One of my mother's favorite afternoon treats is a Diet Coke in a cold can. Of course a straw is necessary. We keep a box of straws in her only drawer in the kitchenette. Not once has she remembered on her own that those straws are in the drawer.

Preparing for church this morning, she chose a favorite purple pantsuit. Proudly holding it up, she declared that she would wear it tomorrow morning. She arrived at the front door this morning in a pair of black slacks and cute top with a jacket sweater that I don't remember ever seeing. My feeling is that she did not remember her wardrobe planning from last night. Overnight memories seem to fade.

There are lots of little stories that I could share. Some would make you smile and even chuckle. Some would bring a tear to your eye. This journey is full of surprises from day to day. I am learning to roll with the punches.

Medical Services in a Retirement Community

Retirement Communities often have medical staff on site. This office provides medical personnel to administer medications, assist patients with daily care, provide laundry service, and even walk individuals to the dining room. Assistance is available around the clock and seven days a week. These type of services are provided for by the medical office and is a separate fee from the resident facility.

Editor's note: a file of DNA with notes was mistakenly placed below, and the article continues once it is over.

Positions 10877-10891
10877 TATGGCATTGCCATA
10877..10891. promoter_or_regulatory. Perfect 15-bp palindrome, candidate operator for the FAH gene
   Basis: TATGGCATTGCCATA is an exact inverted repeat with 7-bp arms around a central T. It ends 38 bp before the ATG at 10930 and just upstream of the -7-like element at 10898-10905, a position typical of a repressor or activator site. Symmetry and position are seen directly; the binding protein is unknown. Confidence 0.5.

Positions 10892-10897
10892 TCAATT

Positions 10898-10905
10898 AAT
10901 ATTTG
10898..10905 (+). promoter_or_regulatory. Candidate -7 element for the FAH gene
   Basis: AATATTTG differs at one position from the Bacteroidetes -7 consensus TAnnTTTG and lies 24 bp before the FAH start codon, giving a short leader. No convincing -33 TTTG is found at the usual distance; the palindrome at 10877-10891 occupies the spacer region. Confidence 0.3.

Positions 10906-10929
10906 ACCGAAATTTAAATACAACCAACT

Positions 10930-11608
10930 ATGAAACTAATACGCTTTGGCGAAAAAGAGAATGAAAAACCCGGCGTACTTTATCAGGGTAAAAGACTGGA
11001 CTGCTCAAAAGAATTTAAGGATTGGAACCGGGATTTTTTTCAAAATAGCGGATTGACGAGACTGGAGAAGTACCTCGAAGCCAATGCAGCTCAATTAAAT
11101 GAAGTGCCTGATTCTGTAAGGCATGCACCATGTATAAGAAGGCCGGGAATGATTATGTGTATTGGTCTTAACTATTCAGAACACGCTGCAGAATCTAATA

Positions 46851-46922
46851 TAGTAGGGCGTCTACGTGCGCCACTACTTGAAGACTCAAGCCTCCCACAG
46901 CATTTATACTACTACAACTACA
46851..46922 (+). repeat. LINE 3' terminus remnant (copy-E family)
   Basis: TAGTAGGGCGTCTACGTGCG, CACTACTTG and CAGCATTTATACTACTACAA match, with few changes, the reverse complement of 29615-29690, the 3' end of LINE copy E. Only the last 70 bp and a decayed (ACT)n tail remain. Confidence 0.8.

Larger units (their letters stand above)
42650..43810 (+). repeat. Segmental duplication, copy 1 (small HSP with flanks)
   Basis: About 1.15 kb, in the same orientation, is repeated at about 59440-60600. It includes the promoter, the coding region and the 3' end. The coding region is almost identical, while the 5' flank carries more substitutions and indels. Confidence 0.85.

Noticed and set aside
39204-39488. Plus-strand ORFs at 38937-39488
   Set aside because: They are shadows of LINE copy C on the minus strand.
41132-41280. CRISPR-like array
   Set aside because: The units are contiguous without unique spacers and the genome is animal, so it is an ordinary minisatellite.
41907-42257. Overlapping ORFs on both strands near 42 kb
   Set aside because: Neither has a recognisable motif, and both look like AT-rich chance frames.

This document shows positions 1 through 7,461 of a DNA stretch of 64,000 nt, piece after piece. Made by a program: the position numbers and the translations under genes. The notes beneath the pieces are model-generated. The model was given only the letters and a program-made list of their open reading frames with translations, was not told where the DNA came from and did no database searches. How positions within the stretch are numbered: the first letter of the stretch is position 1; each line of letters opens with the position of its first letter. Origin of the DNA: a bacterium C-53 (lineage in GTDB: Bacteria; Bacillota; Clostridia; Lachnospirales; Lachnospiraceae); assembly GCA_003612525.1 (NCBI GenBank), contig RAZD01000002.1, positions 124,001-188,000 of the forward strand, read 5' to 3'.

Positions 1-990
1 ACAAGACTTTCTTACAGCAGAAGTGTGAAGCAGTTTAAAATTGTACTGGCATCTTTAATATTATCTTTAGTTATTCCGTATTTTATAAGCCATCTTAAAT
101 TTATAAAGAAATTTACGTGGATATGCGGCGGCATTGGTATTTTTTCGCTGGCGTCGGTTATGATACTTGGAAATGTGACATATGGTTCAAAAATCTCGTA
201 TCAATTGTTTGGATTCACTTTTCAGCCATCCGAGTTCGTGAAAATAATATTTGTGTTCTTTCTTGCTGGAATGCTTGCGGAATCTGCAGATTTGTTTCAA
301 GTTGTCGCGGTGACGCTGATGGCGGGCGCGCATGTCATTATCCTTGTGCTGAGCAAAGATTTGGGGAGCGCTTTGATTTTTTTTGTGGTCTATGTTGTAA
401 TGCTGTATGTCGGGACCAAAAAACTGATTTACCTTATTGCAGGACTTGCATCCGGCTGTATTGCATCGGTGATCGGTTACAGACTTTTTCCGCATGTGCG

We contracted this medical team immediately for medication administration and laundry services. In addition, we contracted to have Mom walked to meals each day as the full dining room was a little overwhelming. They seated her each time. As time progressed, we added services as needed.

Love and Support

Having a family member that makes decisions and coordinates others to help is essential. Knowing where the elder is in the process of decline helps all of those who assist with daily needs and activities. Including friends and family to provide assistance and spend time with the elderly individual is the best protection against burnout. Caregivers need to share the load of responsibility as they can, taking care of themselves in the process of giving.